The potential risks are based on the impact of tariffs levied on cargo handled by the Sand Pedro twin Ports of Los Angeles and Long Beach, the nation’s busiest container port complex. BST Associates, an independent economic consulting firm, conducted the study for the Port of Los Angeles.
The study, “By the Numbers: Jeopardizing the National Benefits of Trade through America’s Busiest Port Complex,” also uses a digital map that shows sales, income and taxes at risk for every state due to tariffs, based on international trade through ports. The study also shows the economic benefits of these imports and exports to each congressional district and identifies the percentage burdened by tariffs.
“Every urban, suburban and rural community across our nation benefits from imports and exports moving through the San Pedro Bay ports, and ongoing tariffs are putting those benefits at risk,” Port of Los Angeles executive director Gene Seroka said. “Some regions and industries are already feeling the pain, and the damage to jobs, income and tax revenue could be crippling down the road.”
The study shows that tariffs imposed over the trade war of the past two years could add additional costs of $31 billion to $35 billion to consumers at the retail level and to the operations of American manufacturers who rely on imported raw materials and components to produce American-made products.
“The study focuses on the impacts of tariffs based on trade through the San Pedro Bay ports,” Seroka said. “The implications are much bigger when you consider all U.S. ports, so the effects that the Port of Los Angeles is seeing should concern all U.S. ports of entry.”
Cargo moving through the nation’s largest container port complex is valued at more than $380 billion and the economic activity it generates–including more than 3 million jobs nationwide—is a bellwether for the health of the overall U.S. economy, the study noted. Imports through the ports of Los Angeles and Long Beach flow to every state in the nation, and goods grown or manufactured in every state flow through these ports to reach global markets, predominantly Asia.
The vast majority of U.S. tariffs target trade with China, the world’s second-largest economy and America’s largest source of imported products, accounting for 54 percent of imports and 29 percent of U.S. exports moving through the San Pedro Bay ports, based on value.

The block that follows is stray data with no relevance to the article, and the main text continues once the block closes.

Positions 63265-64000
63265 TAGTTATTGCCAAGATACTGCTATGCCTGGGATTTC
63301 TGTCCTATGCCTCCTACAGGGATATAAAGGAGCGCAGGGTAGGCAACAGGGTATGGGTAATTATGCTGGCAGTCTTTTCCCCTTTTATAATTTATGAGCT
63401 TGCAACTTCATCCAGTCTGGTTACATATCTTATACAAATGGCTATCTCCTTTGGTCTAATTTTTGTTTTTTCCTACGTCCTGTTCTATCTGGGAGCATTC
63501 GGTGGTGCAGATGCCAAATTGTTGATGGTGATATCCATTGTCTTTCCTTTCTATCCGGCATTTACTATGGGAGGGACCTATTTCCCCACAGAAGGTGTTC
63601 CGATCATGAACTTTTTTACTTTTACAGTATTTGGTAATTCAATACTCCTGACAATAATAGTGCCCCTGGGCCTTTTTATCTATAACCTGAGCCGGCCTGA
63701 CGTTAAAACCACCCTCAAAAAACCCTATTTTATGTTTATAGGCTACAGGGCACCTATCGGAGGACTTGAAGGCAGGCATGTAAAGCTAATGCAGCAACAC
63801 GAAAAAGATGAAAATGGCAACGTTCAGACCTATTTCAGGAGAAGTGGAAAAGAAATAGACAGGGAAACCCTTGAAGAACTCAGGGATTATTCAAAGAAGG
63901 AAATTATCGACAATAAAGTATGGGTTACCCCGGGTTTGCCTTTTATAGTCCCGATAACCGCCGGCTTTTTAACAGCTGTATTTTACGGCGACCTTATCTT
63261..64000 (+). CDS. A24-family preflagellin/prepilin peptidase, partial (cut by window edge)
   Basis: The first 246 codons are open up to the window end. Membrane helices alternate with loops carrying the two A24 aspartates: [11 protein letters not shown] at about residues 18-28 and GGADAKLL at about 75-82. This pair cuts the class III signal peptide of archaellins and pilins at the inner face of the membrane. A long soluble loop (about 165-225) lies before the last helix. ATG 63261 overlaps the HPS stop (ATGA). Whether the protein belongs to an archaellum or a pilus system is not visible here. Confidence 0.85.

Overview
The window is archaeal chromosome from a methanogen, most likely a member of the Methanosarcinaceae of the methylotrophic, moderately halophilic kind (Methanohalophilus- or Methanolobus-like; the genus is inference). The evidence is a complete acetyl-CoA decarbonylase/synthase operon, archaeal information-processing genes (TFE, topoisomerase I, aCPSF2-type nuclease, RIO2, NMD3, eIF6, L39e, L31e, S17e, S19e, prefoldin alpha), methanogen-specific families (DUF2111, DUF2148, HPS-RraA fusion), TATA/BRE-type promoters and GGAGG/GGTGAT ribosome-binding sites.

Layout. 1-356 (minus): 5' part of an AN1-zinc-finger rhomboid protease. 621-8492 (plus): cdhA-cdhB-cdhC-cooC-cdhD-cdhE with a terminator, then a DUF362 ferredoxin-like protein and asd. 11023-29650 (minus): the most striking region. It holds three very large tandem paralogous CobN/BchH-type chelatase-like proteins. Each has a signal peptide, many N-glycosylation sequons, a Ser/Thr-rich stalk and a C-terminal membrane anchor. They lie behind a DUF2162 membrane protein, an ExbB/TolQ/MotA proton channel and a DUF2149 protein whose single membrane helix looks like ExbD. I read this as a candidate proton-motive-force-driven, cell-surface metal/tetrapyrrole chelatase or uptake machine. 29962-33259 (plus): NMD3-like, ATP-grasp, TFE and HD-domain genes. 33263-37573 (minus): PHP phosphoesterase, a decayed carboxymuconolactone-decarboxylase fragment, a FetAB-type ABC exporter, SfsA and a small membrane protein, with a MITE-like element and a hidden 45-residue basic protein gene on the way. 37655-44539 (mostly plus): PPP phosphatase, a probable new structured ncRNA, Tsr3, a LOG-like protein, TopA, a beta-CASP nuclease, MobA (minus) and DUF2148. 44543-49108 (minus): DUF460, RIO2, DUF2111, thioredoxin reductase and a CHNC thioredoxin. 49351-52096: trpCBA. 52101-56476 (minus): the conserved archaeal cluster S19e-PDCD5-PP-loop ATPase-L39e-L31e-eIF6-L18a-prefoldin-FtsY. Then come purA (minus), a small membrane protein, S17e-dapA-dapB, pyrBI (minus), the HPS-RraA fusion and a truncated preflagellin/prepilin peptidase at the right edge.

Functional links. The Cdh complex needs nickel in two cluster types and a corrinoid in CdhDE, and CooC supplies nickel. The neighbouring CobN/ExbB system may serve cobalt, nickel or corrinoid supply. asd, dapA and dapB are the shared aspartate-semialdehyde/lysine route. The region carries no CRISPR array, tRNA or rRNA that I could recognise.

The study noted that tariffs imposed by the U.S. on China resulted in retaliatory duties on American exports. As a result, it said the effect of these tariffs present a threefold disadvantage for U.S. businesses and workers. Five countries or trading blocs have imposed retaliatory tariffs on exports from the U.S.–China, the European Union, India, Russia and Turkey. For all but China, these are in retaliation for the Section 232 tariffs on aluminum and steel. For China, they are in retaliation for both the Section 232 and Section 301 tariffs.
First, import tariffs increase costs for U.S. consumers and producers. Second, tariffs make foreign products cheaper to manufacture, putting U.S. manufacturers at a cost disadvantage in the marketplace. Third, retaliatory tariffs reduce the demand for U.S. exports, putting U.S. companies and jobs at risk as foreign consumer markets look elsewhere for goods and products.
Cargo volumes at the Port of Los Angeles for October reflect these trends, the study said, marking 12 consecutive months of declining U.S. exports, 25 percent fewer ship calls and a 19.1 percent decrease in volume compared with October 2018.
The U.S. agricultural sector has paid a heavy toll, with 26 percent to 51 percent of exports from all 50 states hit by tariffs, based on trade through the San Pedro Bay ports, according to the study.